Matrai to co-host Arctic-COLORS conference

7-26-2016

Dr. Paty Matrai will be co-hosting a 2-day workshop for the Arctic-COLORS (Arctic-COastal Land Ocean inteRactions) Scoping Study on July 28-29. The NASA-funded scoping study has brought together an organizing committee, including Matrai, to develop a science plan for a large field campaign designed to improve understanding and prediction of land-ocean interactions in the Arctic coastal zone—from the Mackenzie River Delta to the Yukon Delta—as well as to assess that region’s response to current and future pressures. The Arctic is one of the fastest changing places on the planet. By assessing the impacts of natural and anthropogenic changes on the coastal ocean ecology and biogeochemistry, this study will inform strategies for mitigation and adaptation.

The Arctic-COLORS field campaign represents the first attempt to study the nearshore coastal Arctic—from river deltas and estuaries out to the coastal sea—as an integrated land-ocean-atmosphere-biosphere system. The interdisciplinary scope of the project has required the collective feedback and efforts of the broader scientific community. Through a series of community engagements with colleagues across scientific disciplines, the organizing committee has developed a preliminary plan which addresses five major questions for the study:

How and where are materials from the land, atmosphere, and ocean transformed within the land-ocean continuum of the Arctic coastal zone?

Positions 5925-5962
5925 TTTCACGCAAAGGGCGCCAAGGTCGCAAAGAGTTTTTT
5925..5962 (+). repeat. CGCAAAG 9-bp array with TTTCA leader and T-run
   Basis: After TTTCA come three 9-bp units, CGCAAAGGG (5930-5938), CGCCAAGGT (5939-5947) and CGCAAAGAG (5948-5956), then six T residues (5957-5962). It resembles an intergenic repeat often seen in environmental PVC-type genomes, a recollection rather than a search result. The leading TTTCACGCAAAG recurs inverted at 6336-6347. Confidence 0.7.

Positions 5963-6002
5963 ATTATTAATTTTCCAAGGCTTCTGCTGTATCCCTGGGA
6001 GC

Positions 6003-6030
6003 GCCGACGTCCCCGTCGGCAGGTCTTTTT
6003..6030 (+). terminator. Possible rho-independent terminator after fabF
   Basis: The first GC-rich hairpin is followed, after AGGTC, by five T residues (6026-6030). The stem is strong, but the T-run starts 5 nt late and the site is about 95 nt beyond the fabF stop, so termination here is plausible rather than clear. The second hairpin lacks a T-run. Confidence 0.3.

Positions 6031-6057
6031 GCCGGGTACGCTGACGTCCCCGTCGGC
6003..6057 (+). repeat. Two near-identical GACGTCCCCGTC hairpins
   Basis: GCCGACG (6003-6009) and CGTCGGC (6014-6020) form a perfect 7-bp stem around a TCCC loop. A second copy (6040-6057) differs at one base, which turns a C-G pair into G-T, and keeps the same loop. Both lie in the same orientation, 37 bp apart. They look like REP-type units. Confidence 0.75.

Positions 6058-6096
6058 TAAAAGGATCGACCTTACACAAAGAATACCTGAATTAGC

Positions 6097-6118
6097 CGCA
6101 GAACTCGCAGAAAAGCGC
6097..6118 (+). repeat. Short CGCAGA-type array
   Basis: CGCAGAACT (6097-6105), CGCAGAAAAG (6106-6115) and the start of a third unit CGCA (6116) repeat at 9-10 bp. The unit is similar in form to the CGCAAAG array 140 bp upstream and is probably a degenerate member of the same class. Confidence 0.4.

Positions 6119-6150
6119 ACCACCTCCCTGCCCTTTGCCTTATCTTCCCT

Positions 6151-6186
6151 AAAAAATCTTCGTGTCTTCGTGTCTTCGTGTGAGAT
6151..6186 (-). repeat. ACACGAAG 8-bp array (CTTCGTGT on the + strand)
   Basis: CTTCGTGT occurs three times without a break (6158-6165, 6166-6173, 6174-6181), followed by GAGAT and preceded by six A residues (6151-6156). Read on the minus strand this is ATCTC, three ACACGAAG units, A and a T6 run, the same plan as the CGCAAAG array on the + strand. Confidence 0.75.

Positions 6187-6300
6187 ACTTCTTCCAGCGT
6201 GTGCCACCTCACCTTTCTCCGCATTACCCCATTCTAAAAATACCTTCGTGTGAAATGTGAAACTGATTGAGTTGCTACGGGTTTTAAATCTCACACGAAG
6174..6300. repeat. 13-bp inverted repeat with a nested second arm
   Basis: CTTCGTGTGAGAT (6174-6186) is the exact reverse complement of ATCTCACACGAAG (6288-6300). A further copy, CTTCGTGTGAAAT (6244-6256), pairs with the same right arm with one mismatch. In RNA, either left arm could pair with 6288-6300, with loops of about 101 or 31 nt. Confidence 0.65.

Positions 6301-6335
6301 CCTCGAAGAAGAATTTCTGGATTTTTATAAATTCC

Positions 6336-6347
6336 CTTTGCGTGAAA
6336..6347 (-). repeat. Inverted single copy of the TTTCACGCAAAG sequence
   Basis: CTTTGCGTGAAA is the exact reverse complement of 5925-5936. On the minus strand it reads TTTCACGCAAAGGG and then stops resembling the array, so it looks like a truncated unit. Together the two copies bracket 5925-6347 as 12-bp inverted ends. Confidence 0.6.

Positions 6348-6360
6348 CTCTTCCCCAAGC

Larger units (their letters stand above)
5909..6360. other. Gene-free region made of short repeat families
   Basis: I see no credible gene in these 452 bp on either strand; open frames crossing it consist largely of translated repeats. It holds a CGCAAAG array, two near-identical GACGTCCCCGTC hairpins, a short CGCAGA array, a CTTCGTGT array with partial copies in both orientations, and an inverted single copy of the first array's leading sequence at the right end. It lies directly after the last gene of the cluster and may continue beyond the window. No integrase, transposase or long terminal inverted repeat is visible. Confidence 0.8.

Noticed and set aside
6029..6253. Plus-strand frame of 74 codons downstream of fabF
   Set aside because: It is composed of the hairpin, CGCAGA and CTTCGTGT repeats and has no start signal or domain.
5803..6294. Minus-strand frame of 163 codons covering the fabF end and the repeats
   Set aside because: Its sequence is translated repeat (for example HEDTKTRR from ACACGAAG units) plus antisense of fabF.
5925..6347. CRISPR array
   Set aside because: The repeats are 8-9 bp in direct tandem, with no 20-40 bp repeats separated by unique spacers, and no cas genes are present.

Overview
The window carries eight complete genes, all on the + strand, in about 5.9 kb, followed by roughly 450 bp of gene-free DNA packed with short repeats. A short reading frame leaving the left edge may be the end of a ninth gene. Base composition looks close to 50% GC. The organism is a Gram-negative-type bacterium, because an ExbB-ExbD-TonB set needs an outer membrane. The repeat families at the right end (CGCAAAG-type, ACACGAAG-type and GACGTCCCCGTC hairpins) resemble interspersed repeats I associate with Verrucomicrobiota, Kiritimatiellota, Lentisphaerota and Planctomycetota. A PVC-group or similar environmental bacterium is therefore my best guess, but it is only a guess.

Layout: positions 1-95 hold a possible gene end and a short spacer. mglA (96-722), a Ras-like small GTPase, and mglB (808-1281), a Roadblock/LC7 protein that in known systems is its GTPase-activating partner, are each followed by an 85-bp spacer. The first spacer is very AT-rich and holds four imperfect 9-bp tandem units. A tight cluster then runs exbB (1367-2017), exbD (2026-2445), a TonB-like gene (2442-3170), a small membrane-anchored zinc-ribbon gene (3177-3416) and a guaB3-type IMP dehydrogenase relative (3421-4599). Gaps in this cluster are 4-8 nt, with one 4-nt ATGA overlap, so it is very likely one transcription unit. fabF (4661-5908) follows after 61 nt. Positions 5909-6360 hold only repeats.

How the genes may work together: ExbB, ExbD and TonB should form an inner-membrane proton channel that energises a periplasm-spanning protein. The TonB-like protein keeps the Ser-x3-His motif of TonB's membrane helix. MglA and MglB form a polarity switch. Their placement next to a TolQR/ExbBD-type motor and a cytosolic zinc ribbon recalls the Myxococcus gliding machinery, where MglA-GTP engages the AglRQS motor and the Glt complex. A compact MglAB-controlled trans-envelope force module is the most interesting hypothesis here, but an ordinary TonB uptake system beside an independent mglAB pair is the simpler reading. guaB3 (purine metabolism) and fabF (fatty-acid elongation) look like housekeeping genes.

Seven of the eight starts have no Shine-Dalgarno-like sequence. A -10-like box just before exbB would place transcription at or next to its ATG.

How does thawing of Arctic permafrost—either directly through coastal erosion or indirectly through changing freshwater loads from upstream thaw—translate to changes in coastal ecology and biogeochemistry?

How do changes in snow/ice conditions and coastal circulation influence Arctic coastal ecology and biogeochemistry?

How do changes in fluxes of materials, heat, and buoyancy from the land, atmosphere, and ocean influence Arctic coastal ecology and biogeochemistry?

How do changing environmental (short-term) and climate (long-term) conditions alter the Arctic coastal zone’s availability and use of ecosystem services?

The proposed plan, spanning from 2018-2026, would provide a needed link between the open ocean research and the Arctic river processes fieldwork currently taking place. "The land-coastal ocean region captures the interaction of two systems, on which local communities depend for resources and services” explains Matrai. “It is however logistically difficult to reach and sample: too shallow for traditional oceanographic vessels and too icy for smaller coastal boats. In spring and fall it is accessible only by helicopter and in winter only by snowmobile."

A NASA-appointed panel has reviewed and provided recommended revisions for the plan to be resubmitted for further consideration and funding. The July workshop at Woods Hole Oceanographic Institution is designed to obtain further input from the scientific community on these comments and revisions, so that the plan can be resubmitted to NASA Ocean Biology and Biogeochemistry (OBB) program by the end of the 2016 calendar year.

Photo caption: The pink shaded region along the coast denotes the core study region that will be considered in the scoping study.